But in a document posted on its website last month, the Department of Environmental Protection defended the way the standards were developed and said the criteria would protect people’s health. The plan still is subject to review and approval by the U.S. Environmental Protection Agency.

“Both the new and updated criteria have been calculated using the most advanced science, including recently issued guidance from the EPA for updating 43 chemicals whose standards are more than 20 years old,” the department said in the online post. “While EPA and DEP’s chemical limits go up and down based on new data and science, each and every criterion protects Floridians, according to both EPA and the World Health Organization.”

The Seminole Tribe filed a challenge Aug. 8, contending the standards don’t adequately take into consideration potential health effects for people who eat fish on a “subsistence basis.” A hearing is scheduled to start in that case Sept. 6. The city of Miami is asking that its case be consolidated with the tribe’s challenge.

The Department of Environmental Protection argues the tribe challenge should be dismissed because it was not filed by a legal deadline — an argument that the tribe disputes.

 

For Online Article go to: http://www.sayfiereview.com/page/Legal%20challenges%20mount%20over%20new%20water%20standards

Water Quality Monitoring Council Conference

April 21, 2016 by FLERA

The National Water Quality Monitoring Council (NWQMC) will be having their 10th Annual National Monitoring Conference in Tampa next month (May 2-6).  Many of the FLERA members will be attending and presenting (4 presentations from the Tampa Bay folks including a Panel Discussion on the successes of the Southwest Florida Regional Ambient Monitoring Program (RAMP) over the last 20+ years). Come and join us!

Here’s the link to the conference:  http://www.cvent.com/events/10th-national-monitoring-conference/event-summary-1d1a64bf5230414d9732c2dc2d9ca425.aspx
 

SFWMD Recent Flood Control Measures

February 1, 2016 by FLERA

Over the past several days South Florida Water Management District completed a rare “back pumping” flood control operation to protect thousands of families, businesses and property in the Glades communities, where 6 inches of rain fell in 24 hours.

Source: http://www.sfwmd.gov/portal/page/portal/xrepository/sfwmd_repository_pdf/st_2016_0131_emergency_pumping_update.pdf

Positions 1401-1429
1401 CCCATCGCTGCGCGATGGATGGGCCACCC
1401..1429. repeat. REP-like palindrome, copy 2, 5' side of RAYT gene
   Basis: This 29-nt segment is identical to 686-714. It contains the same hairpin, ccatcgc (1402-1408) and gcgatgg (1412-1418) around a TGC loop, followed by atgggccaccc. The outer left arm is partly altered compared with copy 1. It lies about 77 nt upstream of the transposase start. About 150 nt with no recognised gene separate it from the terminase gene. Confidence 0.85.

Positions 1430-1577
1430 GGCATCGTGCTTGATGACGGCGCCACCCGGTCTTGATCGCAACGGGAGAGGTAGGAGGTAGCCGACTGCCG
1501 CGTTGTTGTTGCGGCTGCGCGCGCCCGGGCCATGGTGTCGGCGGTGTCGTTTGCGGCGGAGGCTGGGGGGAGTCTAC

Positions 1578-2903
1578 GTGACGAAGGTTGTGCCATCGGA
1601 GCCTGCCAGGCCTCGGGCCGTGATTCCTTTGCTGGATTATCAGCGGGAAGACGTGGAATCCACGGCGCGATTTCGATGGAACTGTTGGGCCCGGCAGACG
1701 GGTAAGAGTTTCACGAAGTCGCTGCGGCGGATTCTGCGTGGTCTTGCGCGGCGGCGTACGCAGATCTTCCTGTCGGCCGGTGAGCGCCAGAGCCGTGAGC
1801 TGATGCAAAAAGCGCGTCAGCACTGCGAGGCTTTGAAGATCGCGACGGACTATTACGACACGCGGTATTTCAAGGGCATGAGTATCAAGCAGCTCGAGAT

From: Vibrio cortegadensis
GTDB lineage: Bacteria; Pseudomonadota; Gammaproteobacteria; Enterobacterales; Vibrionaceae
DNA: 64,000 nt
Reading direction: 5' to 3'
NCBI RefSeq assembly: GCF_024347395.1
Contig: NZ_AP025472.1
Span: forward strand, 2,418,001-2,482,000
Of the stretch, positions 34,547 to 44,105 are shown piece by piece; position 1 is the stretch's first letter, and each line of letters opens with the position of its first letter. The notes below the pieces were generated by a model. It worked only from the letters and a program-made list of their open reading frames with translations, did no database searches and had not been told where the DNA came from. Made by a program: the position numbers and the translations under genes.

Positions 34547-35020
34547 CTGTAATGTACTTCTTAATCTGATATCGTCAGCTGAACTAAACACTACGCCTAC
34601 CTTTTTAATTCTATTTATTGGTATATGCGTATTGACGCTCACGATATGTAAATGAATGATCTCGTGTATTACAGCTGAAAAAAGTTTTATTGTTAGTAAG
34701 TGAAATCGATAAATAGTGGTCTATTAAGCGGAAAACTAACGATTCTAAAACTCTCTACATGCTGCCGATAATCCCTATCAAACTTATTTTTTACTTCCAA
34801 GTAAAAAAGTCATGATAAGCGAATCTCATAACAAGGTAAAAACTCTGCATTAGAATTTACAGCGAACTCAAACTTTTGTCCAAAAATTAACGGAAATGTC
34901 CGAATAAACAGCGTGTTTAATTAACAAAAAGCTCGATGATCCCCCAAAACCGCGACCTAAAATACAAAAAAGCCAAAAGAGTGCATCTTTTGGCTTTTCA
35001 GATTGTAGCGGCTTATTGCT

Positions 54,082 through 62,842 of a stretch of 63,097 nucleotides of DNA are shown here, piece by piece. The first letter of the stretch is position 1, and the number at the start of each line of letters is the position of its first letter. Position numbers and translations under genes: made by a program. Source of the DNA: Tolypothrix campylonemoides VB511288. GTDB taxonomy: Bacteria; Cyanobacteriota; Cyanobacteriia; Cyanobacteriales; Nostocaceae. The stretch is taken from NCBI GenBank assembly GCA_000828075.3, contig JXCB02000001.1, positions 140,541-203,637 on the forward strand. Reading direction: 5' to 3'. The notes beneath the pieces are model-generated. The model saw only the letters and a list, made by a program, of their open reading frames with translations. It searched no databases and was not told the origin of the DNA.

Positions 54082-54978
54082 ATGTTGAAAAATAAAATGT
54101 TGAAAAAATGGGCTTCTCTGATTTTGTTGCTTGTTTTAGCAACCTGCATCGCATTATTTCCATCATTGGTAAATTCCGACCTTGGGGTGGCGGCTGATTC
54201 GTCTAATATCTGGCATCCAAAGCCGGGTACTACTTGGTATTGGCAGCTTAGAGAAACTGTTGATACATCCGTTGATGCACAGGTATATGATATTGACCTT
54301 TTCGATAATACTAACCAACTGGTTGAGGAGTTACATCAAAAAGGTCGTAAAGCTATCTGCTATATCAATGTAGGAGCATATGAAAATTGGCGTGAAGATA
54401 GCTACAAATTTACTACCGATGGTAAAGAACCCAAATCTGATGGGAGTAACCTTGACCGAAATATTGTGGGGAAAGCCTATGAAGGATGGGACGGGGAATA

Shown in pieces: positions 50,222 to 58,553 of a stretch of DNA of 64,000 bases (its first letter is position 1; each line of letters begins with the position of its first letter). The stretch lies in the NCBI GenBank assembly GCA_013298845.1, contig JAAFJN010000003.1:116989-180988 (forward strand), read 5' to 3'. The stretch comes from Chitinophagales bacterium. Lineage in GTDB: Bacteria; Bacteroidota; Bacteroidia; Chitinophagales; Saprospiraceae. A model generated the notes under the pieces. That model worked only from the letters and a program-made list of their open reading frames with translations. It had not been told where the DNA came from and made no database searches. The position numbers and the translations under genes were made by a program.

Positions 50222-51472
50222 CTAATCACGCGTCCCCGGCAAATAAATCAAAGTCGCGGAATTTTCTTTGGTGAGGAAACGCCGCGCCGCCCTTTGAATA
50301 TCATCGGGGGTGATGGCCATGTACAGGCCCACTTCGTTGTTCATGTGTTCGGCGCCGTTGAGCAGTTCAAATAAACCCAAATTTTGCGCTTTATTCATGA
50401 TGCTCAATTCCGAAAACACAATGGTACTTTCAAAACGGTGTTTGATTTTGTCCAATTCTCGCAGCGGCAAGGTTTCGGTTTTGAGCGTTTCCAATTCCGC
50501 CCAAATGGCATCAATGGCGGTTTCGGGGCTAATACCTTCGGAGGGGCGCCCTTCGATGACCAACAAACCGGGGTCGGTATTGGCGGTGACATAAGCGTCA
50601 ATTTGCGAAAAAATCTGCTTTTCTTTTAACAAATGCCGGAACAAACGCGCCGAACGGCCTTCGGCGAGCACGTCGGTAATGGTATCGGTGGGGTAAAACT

SB 552 (Water/Springs Bill) approved by House and sent to Governor

January 18, 2016 by flera

CS/CS/SB 552 Overview

  • Creates the Florida Springs and Aquifer Protection Act to provide for the protection and restoration of Outstanding Florida Springs (OFSs);
  • Codifies the Central Florida Water Initiative (CFWI) and ensures that the appropriate governmental entities continue to develop and implement uniform water supply planning, consumptive use permitting, and resource protection programs for the Central Florida Water Initiative;
  • Updates and restructures the Northern Everglades and Estuaries Protection Program (NEEPP) to reflect and build upon the Department of Environmental Protection’s (DEP) completion of basin management action plans (BMAPs) for Lake Okeechobee, the Caloosahatchee River and Estuary, and the St. Lucie River and Estuary, and the Department of Agriculture and Consumer Services’ (DACS) implementation of best management practices (BMPs);
  • Modifies water supply and resource planning and processes to make them more stringent;
  • Requires the Office of Economic and Demographic Research to conduct an annual assessment of water resources and conservation lands;
  • Requires the DEP to publish an online, publicly accessible database of conservation lands on which public access is compatible with conservation and recreation purposes;
  • Requires the DEP to conduct a feasibility study for creating and maintaining a web-based, interactive map of the state’s waterbodies as well as regulatory information about each waterbody;
  • Creates a pilot program for alternative water supply in restricted allocation areas and a pilot program for innovative nutrient and sediment reduction and conservation; and
  • Revises certain considerations for water resource permits.
  • Creates a pilot program for alternative water supply in restricted allocation areas and a pilot program for innovative nutrient and sediment reduction and conservation; and
  • Revises certain considerations for water resource permits.

Posted by Alan Marshall, President